Now two weeks into our mission, the team has been looking forward to which path we will take in the coming months on 29s trek to South Africa. Our dear friend Antonio laid out four possible paths we can take:
Each of the paths stretch between 5500 and 6000km which will last around 245-280 days. The differences in the path options appear during the first 1/2 of the mission upon reaching Tristan de Cunah. This mission will be the longest of 29’s so far and the small secluded UK archipelago is the only port available to us along the way.
Later, after crossing to the north of the EEZ of Tristan de Cunha, the paths merge as piloting shifts to jumping from eddy to eddy as they pass around the Cape of Good Hope, leading Challenger back to Cape Town.
Antonio also provided us with some nice 3D imagery of the bathymetry. Featured in the image above, is a region of sea mounts and volcanos that are jutting up from the seabed. Going forward, we plan to pass to the north of the mountains just ahead of us before snaking our way to the south.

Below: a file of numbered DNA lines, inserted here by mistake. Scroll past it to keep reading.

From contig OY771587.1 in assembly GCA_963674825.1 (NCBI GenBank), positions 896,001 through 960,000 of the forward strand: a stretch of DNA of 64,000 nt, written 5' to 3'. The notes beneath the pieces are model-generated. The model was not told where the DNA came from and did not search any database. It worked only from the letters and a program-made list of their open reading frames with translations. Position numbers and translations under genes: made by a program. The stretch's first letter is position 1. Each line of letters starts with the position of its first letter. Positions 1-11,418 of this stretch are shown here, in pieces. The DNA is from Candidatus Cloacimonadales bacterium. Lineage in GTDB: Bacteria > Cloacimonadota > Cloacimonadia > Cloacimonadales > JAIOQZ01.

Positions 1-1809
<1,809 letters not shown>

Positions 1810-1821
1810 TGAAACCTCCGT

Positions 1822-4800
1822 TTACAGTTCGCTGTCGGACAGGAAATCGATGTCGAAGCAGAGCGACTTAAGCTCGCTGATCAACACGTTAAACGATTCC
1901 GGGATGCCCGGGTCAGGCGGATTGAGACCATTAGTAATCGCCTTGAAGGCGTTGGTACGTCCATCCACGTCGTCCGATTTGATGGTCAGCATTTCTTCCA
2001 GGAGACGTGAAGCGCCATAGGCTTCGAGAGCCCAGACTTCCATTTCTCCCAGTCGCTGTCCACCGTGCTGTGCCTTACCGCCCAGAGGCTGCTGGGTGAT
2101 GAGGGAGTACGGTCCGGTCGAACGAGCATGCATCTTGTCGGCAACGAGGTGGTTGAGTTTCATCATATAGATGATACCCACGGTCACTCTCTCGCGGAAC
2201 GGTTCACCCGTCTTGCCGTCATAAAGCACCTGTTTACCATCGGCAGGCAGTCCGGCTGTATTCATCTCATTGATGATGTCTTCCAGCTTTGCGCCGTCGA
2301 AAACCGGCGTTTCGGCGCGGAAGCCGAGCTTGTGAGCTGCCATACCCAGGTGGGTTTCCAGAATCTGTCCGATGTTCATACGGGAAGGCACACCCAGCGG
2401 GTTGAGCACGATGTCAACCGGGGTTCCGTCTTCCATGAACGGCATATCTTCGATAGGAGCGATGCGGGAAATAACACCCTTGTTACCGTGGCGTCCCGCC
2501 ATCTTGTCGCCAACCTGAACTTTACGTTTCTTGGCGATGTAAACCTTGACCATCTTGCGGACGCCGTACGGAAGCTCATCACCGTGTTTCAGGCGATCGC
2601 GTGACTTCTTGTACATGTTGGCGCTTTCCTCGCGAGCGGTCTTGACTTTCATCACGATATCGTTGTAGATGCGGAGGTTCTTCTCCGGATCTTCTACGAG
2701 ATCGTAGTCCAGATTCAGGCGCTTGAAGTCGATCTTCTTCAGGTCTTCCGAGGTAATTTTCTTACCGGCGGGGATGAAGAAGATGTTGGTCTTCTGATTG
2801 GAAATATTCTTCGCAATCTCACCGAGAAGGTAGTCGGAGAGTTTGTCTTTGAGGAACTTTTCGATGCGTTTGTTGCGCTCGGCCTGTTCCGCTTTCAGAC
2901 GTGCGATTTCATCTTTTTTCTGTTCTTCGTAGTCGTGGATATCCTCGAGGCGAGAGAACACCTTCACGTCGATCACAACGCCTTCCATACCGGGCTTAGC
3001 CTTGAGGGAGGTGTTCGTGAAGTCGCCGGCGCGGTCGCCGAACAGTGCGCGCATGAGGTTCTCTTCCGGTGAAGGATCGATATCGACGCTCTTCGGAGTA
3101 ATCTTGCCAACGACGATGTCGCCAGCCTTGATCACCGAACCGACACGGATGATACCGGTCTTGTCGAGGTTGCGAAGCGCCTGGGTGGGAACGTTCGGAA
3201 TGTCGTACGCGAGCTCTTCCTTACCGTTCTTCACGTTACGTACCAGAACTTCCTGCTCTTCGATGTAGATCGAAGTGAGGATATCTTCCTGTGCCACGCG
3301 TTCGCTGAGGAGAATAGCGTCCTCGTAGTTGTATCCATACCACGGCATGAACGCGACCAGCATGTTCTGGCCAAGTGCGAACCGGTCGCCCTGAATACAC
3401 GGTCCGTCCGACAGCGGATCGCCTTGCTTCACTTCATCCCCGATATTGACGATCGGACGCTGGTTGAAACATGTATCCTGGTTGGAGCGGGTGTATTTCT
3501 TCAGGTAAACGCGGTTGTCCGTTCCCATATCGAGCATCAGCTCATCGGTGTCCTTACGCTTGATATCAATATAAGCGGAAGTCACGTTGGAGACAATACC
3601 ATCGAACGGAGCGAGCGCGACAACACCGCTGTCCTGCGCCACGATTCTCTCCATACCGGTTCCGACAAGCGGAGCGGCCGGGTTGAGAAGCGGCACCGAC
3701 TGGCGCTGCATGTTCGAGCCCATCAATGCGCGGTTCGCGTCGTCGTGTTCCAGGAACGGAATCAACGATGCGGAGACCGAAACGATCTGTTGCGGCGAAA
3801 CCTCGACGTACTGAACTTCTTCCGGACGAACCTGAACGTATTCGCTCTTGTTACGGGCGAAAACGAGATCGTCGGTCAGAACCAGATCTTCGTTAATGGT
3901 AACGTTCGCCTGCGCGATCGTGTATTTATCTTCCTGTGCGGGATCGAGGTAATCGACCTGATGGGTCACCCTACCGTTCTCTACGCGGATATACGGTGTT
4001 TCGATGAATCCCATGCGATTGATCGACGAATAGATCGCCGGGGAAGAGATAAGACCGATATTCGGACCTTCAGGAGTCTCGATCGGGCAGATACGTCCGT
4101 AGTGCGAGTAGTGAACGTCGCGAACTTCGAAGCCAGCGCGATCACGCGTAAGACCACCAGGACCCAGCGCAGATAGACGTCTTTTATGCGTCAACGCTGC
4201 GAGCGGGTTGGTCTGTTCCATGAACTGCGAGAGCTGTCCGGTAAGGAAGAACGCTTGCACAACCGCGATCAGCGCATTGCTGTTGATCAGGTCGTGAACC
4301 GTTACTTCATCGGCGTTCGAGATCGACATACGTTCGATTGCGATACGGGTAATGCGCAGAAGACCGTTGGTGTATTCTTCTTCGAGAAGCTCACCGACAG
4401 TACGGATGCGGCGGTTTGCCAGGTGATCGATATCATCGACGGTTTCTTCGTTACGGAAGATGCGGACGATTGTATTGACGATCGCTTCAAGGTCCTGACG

Looking to the forecasted currents, we have an interesting conflict to our south east. In the image below, black vectors represent the copernicus currents at 300m while the white currents are RTOFS.
Both forecasts show an eddy signature to the south east, however copernicus defines it as a clockwise cold core eddy while RTOFS shows it as a counterclockwise warm core eddy.
Both forecasts however show a prominent southern current a head which we plan on catching over the next few days.
Force Wind Sea & Honor